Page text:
SHIP'S HISTORY - USS CHARR (SS328)
1946 - 1951
The CHARR returned to the United States after a war time deployment of 18 months. Now under the command of Commander Jack M. Seymour, the submarine completed a 90 day overhaul at Mare Island Naval Shipyard on 16 September 1946. CHARR remained in the San Francisco Bay area conducting training operations until October 1946.
Departing Mare Island Naval Shipyard September 1946
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SOS! CHARR returned to San Diego, CA in January 1947 and commenced training operations in the SOCAL operation area as a member of Submarine Squadron 3. SUNRON 3 was assigned the submarine tender USS SPERRY.
In June 1947 Commander Oliver W. Bagby relieved Commander Jack M. Seymour as Commanding Officer.
COMMANDER OLIVER W. BAGBY, USN
Commander Bagby was the former Commanding Officer of the USS BANG (SS385) during that submarines' sixth war patrol. He was, at age 24, the youngest submarine skipper in the U S Navy. Commander Bagby also served as Executive Officer of the BANG during her first four war patrols in the Pacific.
After completing a second Western Pacific simulated war patrol, CHARR received the Battle Efficiency Award for the U. S. Pacific Fleet Submarine Force for 1949. This award is indicative of the high state of training and readiness for war of a submarine of the Pacific Fleet. CHARR again earned the same award for 1950. Thus the white E painted on her sail received a hash mark.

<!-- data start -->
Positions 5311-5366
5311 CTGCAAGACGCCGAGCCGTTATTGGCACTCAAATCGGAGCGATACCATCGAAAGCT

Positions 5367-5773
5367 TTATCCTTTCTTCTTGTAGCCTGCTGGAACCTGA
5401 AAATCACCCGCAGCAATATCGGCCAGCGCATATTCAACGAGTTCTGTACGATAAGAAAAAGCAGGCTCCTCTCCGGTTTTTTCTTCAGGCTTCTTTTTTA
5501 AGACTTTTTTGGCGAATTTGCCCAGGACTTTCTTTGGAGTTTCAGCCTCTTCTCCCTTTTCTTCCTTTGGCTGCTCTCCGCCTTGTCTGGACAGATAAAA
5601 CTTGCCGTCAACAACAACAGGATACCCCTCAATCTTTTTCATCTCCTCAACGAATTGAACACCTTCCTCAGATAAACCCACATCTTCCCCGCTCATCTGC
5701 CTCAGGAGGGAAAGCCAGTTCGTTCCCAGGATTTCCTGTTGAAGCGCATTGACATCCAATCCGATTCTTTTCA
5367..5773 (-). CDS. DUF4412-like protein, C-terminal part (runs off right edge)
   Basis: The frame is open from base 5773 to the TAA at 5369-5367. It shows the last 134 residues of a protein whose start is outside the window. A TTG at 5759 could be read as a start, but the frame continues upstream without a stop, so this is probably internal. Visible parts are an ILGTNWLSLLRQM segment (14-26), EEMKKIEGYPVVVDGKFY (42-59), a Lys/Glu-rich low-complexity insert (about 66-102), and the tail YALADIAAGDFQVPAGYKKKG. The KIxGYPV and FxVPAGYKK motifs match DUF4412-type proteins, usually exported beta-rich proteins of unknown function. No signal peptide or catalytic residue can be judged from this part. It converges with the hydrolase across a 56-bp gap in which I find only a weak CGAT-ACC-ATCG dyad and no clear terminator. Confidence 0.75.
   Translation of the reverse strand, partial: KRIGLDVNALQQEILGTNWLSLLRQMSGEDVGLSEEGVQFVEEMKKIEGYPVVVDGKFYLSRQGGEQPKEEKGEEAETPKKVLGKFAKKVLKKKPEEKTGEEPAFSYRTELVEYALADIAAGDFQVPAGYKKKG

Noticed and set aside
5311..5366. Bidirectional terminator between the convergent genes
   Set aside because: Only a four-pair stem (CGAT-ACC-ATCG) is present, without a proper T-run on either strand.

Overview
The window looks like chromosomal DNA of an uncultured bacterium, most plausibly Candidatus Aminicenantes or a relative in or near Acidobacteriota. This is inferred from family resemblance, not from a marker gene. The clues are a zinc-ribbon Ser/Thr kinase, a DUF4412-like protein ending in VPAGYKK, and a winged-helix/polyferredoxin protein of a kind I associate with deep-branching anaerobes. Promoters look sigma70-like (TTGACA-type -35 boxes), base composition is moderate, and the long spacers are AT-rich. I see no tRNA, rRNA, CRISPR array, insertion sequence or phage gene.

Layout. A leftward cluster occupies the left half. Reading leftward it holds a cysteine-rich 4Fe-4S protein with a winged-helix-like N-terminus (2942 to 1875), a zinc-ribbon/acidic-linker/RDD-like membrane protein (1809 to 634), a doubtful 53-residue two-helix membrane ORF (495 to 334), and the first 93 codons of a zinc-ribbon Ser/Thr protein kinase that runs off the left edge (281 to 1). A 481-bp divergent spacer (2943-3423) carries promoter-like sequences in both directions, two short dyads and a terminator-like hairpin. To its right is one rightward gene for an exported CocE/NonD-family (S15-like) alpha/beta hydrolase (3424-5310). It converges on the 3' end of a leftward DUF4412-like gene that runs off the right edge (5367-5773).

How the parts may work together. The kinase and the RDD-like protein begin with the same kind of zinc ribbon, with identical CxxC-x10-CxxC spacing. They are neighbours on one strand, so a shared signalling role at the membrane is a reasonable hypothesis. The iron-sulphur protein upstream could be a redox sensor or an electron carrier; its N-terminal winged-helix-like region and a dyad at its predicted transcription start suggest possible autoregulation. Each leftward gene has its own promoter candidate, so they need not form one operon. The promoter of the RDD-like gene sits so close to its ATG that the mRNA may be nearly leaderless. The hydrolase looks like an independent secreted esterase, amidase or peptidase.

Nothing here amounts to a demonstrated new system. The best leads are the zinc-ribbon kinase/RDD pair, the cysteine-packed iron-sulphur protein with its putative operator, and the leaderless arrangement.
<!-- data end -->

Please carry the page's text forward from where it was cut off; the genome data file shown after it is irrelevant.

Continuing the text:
U S NAVY BATTLE EFFICIENCY E
This photograph was provided by Les Sabalka ET3(SS). Petty Officer Sabalka served aboard CHARR from 1946 to 1948. In July 1949 CHARR entered Mare Island Naval Shipyard for a three month overall. During this overhaul the deck guns were removed.
On the 23 August 1950 the CHARR received the Marjorie Sterrett Battleship Fund Award for the U. S. Pacific Fleet. This award was started by a 13 years old girl writing a letter in 1916 to a newspaper editor and donating a dime for a new battleship.
I read in your paper every morning a lot about preparedness. My grandpa and my great grandpa were soldiers. If I was a boy I would be a soldier too, but I am not, so I want to do what I can to help. Mamma gives me a dime every week for helping her. I am sending you this week's dime to help build a battleship for Uncle Sam. I know a lot of other kids would give their errand money if you would start a fund. I am 13 years old and I go to Public School No. 9 Brooklyn.
I am a true blue American and want to see Uncle Sam prepared to lick all creation like John Paul Jones did.
P. S.-- Please call it the battleship America
Ultimately 200,000 dimes were collected, each typically in the name of a child or a contributor's yet-to-be-born grandchild. The money was offered to the Navy, but Secretary Josephus Daniels at first rejected it, citing legal prohibitions. A law was soon enacted allowing the Navy Department to accept the money. By early 1918 the $20,000 had been transferred to the government.
1949 SUBRON 3 SAN DIEGO BAY
BLENNY BARBARO SEGUNDO REDFISH PERCH BLOWER CHARR REMORA RONQUIL
NESTED ALONG SIDE USS SPERRY